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“Let’s keep working together until the end, for a great alliance between South Korea and the US”

President Moon Jae-in invites top South Korea and United States military commanders to Cheong Wa Dae

Moon stressed the role the countries can play in peace in Northeast Asia, beyond the Korean Peninsula;
praised the two countries for their mutual assistance in responding to North Korea’s recent launches of projectiles: 
“We can keep the momentum for alive for dialogue, in a calm and restrained voice” 


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On May 21st, in a luncheon meeting with top military leaders of South Korea and the United States at Cheong Wa dae, President Moon Jae-in stressed that the South Korea-US alliance will play an important role in the peace and stability of all of Northeast Asia, even after peace is established on the Korean Peninsula through the power of the alliance. 

President Moon said, “I believe the South Korea-US alliance plays a key role in maintaining peace and stability on the Korean Peninsula, as well as in all of Northeast Asia,” and added, “In that sense, the alliance between our two countries can never be thought of as temporary. I believe it is a permanent alliance that will be developed further for greatness. Let’s keep working together until the end for a great alliance between our two countries.”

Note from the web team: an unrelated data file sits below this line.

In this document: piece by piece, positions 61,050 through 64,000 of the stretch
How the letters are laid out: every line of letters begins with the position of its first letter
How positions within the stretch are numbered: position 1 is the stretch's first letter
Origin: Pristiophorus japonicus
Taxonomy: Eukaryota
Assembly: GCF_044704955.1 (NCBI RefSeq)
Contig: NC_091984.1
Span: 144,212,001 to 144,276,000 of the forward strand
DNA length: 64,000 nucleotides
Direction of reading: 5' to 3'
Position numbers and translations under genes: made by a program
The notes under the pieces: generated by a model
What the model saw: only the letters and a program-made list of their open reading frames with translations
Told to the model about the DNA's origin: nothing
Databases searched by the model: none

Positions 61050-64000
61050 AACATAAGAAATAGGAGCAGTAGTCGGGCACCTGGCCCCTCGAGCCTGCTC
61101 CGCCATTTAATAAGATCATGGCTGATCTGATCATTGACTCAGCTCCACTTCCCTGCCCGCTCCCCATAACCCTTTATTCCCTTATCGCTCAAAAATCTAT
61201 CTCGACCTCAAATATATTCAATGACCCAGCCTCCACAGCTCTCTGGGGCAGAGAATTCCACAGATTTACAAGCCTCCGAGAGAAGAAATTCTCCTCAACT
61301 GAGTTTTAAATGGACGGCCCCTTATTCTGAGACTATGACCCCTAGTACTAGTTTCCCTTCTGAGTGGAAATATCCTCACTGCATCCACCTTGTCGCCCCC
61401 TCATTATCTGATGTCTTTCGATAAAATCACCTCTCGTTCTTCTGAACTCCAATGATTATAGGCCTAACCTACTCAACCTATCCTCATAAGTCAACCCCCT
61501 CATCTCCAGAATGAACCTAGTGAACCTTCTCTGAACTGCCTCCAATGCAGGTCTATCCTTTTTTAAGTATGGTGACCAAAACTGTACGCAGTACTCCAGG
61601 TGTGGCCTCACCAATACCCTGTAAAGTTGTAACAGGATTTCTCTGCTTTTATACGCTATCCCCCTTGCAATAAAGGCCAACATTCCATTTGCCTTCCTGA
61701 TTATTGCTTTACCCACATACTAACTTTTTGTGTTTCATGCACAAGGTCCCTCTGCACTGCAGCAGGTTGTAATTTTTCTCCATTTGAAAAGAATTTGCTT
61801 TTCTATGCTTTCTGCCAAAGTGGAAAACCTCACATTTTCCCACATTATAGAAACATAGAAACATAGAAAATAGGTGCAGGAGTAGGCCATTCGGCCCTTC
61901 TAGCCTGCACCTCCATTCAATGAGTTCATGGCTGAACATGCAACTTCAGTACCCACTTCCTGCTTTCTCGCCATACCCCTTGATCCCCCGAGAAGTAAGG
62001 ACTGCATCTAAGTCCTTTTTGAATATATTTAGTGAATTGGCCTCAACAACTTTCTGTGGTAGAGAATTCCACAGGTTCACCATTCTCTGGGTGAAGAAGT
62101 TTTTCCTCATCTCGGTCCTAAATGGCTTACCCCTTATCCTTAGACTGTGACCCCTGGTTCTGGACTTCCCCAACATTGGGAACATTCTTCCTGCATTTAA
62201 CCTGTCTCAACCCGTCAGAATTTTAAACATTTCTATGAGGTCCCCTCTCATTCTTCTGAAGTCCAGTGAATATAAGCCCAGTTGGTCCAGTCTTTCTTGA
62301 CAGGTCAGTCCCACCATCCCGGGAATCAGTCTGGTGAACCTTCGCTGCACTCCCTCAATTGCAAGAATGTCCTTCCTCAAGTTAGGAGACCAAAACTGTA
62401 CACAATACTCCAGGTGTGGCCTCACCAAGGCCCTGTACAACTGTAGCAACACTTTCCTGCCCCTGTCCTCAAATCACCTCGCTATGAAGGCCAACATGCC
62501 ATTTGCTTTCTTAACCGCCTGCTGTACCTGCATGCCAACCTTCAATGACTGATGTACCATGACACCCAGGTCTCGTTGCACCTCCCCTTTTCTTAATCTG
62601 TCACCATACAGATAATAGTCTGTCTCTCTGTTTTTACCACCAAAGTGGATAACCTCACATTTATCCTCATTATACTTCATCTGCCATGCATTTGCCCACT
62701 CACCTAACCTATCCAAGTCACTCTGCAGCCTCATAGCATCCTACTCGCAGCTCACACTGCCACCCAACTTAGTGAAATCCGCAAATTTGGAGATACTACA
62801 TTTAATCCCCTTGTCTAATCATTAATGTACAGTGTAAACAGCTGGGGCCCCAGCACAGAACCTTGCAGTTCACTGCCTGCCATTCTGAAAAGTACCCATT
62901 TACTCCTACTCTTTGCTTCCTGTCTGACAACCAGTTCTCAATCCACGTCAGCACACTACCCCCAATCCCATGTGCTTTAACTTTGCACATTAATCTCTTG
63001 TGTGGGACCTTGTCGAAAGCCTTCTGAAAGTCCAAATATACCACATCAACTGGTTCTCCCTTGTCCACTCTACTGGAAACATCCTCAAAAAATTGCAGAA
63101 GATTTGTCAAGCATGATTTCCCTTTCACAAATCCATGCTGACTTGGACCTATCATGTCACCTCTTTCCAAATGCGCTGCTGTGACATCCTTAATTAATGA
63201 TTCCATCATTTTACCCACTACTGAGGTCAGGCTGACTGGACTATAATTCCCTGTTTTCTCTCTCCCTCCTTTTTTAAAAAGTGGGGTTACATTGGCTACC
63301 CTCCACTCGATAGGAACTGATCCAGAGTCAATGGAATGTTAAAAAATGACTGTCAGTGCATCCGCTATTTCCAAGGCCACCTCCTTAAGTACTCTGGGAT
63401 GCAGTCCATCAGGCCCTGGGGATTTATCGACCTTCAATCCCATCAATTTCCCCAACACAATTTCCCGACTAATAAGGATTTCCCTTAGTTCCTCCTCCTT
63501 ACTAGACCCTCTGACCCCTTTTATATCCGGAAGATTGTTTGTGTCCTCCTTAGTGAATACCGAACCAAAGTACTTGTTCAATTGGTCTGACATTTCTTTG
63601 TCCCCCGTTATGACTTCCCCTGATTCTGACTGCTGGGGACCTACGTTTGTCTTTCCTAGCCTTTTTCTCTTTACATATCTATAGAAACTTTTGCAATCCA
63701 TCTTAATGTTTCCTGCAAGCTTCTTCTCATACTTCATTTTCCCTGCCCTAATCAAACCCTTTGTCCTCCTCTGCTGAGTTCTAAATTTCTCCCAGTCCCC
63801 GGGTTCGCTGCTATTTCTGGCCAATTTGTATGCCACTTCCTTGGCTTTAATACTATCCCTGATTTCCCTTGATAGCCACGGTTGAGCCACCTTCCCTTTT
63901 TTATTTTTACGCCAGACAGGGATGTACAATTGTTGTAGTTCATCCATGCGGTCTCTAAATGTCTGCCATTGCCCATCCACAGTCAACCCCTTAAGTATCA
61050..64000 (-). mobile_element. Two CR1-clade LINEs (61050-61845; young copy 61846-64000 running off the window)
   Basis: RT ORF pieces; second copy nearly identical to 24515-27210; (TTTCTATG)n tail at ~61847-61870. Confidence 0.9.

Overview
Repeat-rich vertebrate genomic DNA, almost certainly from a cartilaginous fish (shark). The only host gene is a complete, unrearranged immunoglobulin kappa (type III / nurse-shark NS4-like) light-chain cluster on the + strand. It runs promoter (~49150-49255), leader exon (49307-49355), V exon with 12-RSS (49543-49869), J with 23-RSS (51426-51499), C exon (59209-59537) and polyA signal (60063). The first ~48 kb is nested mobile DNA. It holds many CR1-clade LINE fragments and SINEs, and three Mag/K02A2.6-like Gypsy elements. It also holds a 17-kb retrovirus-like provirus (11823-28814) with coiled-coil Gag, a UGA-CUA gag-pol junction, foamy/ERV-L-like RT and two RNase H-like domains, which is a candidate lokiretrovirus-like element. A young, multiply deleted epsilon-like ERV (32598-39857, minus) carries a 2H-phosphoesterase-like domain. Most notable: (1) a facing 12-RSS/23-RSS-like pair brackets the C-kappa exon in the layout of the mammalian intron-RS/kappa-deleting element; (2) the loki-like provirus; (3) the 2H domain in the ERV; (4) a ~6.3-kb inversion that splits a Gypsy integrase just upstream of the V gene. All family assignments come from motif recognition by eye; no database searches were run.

It is uncommon for the top military leaders from South Korea and the United States to be invited to Cheong Wa Dae at the same time. On the recent situation of the Korean Peninsula, President Moon said “What we've achieved so far for the inter-Korean peace process complete denuclearization of the Korean Peninsula and the establishment of permanent peace was based on a firm South Korea-US alliance and an impenetrable military combined readiness posture,” noting that we could continue measures to ease military tensions between the two Koreas while implementing the inter-Korean military agreement, including the withdrawal of guard posts on a trial basis, joint evacuation of war remains at the demilitarized zone (DMZ), and the demilitarization of the Joint Security Area (JSA). 

“The firmness of the South Korea-US alliance and the close cooperation between our two countries were clearly evident during our joint response to North Korea’s recent launches of projectiles, including short-range missiles,” President Moon said, stressing that the two countries were able to maintain the momentum for dialogue as long as North Korea does not stage new, additional provocations because the two countries issued a very calm and restrained message in a united voice amid close cooperation and consultation. “The second US-North Korea summit in Hanoi (Vietnam) ended without an agreement, but the momentum for dialogue is still being maintained not only because of the personal trust between President Trump and North Korean leader Kim Jong-un, but also due to the changed mood on the Korean Peninsula,” Moon added.

“This kind of readiness posture between the two allies makes our alliance stronger, and prepares us for any potential crisis or future threat,” US Forces Korea (USFK) Commander Robert Abrams commented to Moon in reply.

Allied military leaders invited to the luncheon included Minister of National Defense Jeong Kyeong-doo, Chairman of the Joint Chiefs of Staff Park Han-ki, Deputy Commander of South Korea-US Combined Forces Command Choi Byung-hyuk, Army Chief of Staff General Suh Wook, Navy Chief of Staff General Shim Seung-seop, Air Force Chief of Staff General Won In-choul, Marine Corps Chief Lee Seung-do, USFK Commander Robert Abrams, USFK Deputy Commander Kenneth S. Wilsbach, USFK Assistant Chief of Staff for Plans and Policy James W. Lukeman, Special Operations Command Korea Commander Tony D. Bauernfeind, and Eighth Army Deputy Commander Patrick J. Donahoe. 


By Joo-Hyeong, Lee < jataka@dema.mil.kr >

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